2. I am thankful that our school community has pledged to put an end to vandalism in our school. I thank each of you who have come forward with information on an act of vandalism.

3. I am thankful for the high level of sportsmanship and teamwork t…

Sanborn Hosts NH Supreme Court

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This past Thursday, we had a unique opportunity to host a session of the NH Supreme Court. The day was part of an annual trip that the court makes to a local high school for "Court on the Road." Sanborn was lucky enough to play host for this important event thanks to Deb DeBay, fourth grade teacher from Memorial Elementary School in Newton, who asked the court to consider our location last year.

Ten local high schools sent student representatives to watch the two actual court cases. Sanborn had 150 students from Mr. Hurley's AP US History classes, Ms. Karcz's and Mrs. Jules's block 6 Democracy class, and Mr. Hatem's and Mr. Welch's block 2 Democracy class. Sanborn ran a live video feed to the UNH Granite State Distance Learning Network - this allowed high schools form the North Country to participate in the event as well (and this technology was a first for the court!)

It was a busy week. Sanborn students were paid a visit last Tuesday by Attorney General M…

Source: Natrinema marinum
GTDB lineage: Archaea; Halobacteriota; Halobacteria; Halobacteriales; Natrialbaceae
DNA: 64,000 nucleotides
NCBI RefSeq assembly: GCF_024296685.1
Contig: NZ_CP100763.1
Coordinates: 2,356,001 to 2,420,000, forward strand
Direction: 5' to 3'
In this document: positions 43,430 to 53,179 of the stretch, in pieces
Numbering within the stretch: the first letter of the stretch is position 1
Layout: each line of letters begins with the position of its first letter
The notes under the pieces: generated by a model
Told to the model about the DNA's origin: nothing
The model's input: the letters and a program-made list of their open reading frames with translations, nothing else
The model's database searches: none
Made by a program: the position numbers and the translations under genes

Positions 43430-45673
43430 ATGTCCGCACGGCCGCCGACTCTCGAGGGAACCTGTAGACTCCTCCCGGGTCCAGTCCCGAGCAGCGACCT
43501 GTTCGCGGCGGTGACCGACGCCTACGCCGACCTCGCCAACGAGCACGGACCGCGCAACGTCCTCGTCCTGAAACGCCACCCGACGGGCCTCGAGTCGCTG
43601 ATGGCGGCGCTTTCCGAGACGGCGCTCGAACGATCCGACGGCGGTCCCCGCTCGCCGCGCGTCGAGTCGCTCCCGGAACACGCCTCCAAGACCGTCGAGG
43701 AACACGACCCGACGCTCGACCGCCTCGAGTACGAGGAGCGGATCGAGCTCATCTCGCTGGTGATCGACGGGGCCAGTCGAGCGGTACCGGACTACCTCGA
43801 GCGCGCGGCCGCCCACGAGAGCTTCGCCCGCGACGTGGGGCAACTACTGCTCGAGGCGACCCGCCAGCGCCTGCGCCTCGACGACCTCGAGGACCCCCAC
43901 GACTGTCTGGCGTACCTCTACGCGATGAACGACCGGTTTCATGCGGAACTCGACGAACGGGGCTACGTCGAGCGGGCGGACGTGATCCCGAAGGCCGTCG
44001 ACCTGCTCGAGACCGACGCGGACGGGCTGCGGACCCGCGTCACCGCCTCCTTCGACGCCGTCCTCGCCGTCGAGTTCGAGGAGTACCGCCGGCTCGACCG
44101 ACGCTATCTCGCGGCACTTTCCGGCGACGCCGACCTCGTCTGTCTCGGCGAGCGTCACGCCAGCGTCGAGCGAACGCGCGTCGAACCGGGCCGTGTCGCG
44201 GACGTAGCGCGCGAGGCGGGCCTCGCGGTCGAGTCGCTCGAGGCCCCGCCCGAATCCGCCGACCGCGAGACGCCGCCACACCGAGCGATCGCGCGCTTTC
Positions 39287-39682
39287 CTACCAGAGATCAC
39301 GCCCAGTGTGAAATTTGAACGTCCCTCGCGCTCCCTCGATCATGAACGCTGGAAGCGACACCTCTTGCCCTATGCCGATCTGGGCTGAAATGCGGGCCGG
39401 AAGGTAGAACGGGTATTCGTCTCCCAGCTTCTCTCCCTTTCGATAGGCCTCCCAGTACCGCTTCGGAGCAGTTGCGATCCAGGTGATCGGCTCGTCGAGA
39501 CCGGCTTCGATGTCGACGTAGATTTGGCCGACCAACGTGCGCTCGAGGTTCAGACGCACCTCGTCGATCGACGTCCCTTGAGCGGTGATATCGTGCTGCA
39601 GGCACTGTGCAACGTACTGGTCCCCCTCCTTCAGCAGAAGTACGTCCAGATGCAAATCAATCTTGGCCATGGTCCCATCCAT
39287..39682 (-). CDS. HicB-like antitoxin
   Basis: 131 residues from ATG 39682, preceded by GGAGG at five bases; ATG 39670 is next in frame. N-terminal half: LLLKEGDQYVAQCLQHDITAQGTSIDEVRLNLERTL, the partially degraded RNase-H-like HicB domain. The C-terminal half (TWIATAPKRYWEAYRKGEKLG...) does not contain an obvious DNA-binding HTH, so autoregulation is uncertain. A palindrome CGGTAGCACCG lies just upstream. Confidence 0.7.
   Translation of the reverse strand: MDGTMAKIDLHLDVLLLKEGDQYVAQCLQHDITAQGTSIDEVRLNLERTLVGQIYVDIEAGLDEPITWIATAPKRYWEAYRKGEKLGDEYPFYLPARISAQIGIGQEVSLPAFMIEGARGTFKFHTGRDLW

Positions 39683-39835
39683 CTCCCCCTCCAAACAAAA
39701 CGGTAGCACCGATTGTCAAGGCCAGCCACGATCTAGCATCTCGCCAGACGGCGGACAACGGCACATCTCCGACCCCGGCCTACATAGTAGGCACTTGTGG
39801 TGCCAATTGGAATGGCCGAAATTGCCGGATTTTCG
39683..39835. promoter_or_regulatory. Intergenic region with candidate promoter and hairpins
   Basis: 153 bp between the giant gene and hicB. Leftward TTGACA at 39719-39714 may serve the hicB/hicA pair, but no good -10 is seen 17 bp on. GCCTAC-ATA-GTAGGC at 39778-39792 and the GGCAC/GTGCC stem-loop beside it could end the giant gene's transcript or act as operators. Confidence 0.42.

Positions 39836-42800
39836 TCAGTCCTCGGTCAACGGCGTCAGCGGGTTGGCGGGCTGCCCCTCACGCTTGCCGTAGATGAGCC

The "End is Near" for the Textbook

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I had a difficult time writing the five-year textbook replacement plan this year for the high school. I found this to be a little ironic though, considering where Sanborn was just a few years ago - My first week on the job as assistant principal in 2006, I was attacked by a swarm of teachers begging me to order them some much-needed textbooks. The math department wanted to stop the practice of having just one set of classroom textbooks for each teacher (meaning no one could bring a book home). The science department was still using a biology book with a copyright date of 1984. The Social Studies department had ten different sets of US History books that they had accumulated over the years and none of them talked about the "War on Terrorism," the biggest news of the last decade. The problem was, by 2006 the textbook budget was grossly inadequate for the needs of the school and by the time books were actually purchased for a course or department, the information in them became …

My Interview With a College Admissions Officer